Steam of Life
Cleveland International Film Festival Day 8 was ruled by the grace and eloquence of Kawasaki's Rose and Steam of Life.
Kawasaki's Rose - A film about love, revenge, deceit and the need to face each. The winner of national recognition, Pavel Josek is the subject of a documentary to be shown in his honor as the award recipient. The award is honoring his role as a dissident during communist occupation. However, as the documentary of his life is being shot, facts emerge that herald him as something more, something in conflict with his apparent honor as a dissident.
The film revolves around decisions he made years earlier and the lies he perpetuated and lives affected by them. He is not heroic father of an only daughter. He is a psychiatrist who gave intelligence about his clients that helped authorities chase them from the country. The main victim the story highlights is his wife's former lover and the true father of his daughter. Like the origami creation of the Kawasaki Rose, this tale folds in on itself again and again, unfolding and refolding to make the beautiful creation that is the film. The constant barrage of revelations about each character prevents the viewer from casting any longstanding, solid judgments about who is to blame.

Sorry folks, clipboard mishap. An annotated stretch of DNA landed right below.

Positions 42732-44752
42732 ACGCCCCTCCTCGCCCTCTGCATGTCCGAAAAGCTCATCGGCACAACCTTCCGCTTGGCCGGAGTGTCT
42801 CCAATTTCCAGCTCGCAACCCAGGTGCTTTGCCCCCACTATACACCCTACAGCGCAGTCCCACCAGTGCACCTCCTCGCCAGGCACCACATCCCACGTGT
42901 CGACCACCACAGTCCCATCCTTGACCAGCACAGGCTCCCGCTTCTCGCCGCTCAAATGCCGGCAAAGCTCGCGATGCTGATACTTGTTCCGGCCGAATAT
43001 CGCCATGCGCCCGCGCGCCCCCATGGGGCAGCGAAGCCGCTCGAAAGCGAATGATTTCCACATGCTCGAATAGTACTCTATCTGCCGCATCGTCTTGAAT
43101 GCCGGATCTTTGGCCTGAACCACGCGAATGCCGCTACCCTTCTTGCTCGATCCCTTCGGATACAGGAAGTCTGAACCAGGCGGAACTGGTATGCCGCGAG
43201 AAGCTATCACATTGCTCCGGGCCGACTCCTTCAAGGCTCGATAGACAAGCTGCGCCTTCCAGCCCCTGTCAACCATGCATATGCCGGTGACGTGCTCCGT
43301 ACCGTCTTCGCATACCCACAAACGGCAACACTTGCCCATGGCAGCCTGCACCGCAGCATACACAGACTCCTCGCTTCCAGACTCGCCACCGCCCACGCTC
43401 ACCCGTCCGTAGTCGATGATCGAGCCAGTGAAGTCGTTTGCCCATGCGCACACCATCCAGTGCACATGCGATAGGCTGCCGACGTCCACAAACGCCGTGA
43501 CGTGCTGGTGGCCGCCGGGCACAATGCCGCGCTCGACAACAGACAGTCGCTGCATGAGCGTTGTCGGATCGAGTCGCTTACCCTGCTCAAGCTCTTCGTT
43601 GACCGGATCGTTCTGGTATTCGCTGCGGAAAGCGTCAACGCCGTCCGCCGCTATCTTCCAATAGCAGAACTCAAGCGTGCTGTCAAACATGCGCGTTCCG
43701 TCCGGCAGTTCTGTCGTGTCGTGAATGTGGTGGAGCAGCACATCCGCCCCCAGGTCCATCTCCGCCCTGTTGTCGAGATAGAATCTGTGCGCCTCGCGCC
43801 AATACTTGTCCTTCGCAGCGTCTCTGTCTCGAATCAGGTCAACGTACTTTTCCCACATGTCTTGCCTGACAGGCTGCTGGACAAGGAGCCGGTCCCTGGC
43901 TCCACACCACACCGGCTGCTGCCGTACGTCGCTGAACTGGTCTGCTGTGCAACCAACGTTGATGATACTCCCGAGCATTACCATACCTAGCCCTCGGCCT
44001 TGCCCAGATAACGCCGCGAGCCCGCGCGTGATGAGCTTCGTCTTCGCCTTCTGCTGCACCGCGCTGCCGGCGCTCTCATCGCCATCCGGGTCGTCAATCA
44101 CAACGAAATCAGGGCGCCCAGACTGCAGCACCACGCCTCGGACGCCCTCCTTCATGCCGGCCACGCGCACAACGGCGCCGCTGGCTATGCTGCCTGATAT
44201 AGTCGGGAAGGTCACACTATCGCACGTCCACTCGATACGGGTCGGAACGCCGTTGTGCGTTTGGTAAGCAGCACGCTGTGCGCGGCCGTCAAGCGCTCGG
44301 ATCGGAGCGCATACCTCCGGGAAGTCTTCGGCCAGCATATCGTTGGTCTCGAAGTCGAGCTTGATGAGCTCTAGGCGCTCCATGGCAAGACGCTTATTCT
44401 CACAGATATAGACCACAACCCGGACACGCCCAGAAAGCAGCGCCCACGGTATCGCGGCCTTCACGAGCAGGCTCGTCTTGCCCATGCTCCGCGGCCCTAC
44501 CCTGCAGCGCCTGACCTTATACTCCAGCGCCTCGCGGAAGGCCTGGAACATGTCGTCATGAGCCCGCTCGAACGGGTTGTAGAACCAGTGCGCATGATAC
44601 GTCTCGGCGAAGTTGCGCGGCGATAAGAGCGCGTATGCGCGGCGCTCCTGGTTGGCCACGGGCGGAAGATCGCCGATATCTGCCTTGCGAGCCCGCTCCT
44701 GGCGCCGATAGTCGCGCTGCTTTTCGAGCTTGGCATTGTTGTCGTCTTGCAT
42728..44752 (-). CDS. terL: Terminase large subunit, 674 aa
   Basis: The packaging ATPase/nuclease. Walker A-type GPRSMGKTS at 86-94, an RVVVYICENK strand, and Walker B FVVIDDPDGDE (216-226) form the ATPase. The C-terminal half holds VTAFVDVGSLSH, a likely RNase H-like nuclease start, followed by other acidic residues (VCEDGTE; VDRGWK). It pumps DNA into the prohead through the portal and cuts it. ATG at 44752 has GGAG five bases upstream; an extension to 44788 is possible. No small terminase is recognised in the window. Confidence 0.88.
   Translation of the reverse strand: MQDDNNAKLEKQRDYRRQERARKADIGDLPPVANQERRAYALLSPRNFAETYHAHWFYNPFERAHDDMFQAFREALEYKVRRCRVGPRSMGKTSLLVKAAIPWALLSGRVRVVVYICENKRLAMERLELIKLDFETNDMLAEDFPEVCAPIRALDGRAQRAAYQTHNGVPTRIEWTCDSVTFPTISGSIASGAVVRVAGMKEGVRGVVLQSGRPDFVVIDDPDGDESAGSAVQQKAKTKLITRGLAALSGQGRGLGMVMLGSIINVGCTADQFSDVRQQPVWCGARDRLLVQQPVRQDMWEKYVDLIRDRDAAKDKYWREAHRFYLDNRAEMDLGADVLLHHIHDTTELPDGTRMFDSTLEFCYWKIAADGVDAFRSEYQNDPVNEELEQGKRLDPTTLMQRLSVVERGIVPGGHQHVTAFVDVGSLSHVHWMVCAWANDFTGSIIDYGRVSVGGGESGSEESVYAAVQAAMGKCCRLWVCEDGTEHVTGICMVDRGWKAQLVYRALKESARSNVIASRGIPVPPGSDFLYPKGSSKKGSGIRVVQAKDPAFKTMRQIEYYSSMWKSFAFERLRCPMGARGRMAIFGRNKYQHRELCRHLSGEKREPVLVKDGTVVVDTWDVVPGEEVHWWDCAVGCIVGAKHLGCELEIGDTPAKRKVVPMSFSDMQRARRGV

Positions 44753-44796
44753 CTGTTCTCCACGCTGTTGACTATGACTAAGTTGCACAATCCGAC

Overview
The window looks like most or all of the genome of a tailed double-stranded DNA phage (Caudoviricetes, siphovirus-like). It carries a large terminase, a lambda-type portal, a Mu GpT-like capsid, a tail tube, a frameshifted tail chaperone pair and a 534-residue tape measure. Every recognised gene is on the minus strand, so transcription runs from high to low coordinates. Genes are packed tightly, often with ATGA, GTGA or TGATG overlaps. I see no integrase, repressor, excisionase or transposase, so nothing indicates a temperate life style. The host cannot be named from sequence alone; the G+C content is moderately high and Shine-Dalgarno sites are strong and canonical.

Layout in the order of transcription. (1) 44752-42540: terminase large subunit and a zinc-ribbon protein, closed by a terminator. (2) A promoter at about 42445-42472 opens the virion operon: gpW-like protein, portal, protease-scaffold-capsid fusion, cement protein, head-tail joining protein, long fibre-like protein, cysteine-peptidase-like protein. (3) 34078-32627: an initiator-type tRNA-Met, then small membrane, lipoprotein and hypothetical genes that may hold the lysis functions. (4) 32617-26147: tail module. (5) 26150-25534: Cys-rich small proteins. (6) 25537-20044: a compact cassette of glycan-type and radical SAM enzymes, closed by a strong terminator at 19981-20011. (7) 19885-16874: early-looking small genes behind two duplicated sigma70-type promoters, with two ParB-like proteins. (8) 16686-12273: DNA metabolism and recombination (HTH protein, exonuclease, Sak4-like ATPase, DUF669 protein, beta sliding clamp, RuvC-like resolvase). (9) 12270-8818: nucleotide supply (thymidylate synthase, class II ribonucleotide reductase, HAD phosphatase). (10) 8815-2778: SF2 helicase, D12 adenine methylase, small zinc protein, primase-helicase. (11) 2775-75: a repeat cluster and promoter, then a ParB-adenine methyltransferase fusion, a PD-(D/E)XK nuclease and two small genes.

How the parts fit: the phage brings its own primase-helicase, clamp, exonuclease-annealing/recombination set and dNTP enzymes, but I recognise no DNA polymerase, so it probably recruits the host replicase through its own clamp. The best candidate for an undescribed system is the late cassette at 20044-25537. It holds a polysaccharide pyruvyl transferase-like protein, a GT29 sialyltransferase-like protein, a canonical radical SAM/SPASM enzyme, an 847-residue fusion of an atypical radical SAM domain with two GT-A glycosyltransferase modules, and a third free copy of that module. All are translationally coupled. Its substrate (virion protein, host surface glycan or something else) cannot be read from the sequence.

A nearly flawless film, Kawasaki's Rose earns an "A".
Steam of Life - As the film begins and you realize that it will be a series of vignettes about Finnish men conversing in saunas - a staple of Finnish life - you wonder how it could maintain a solid pacing. The 81-minute film feels like 30, tops.
Finnish men have traditionally been revered as 'men's men' in the culture, and perhaps globally. Typically, the Finns are the victors of the "World's Strongest Man" competitions, contributing to this stereotype. The film does nothing to emasculate them, but reinforces their strength and honor by showing their brazen honesty in these saunas. Tales of loss and tears of sadness accompany the continual presence of sweat and water, which are used in the film as a symbol of cleansing. Naked men bearing their naked souls to one another in an environment of cleansing and healing.
These vignettes are carefully stitched together to show the strength of being honest and vulnerable about life's struggles. It shows this as an imperative as important and inherent to the culture as the saunas themselves.
This film is so enjoyable that it makes you want to run naked all the way to Finland! It earns a solid "A".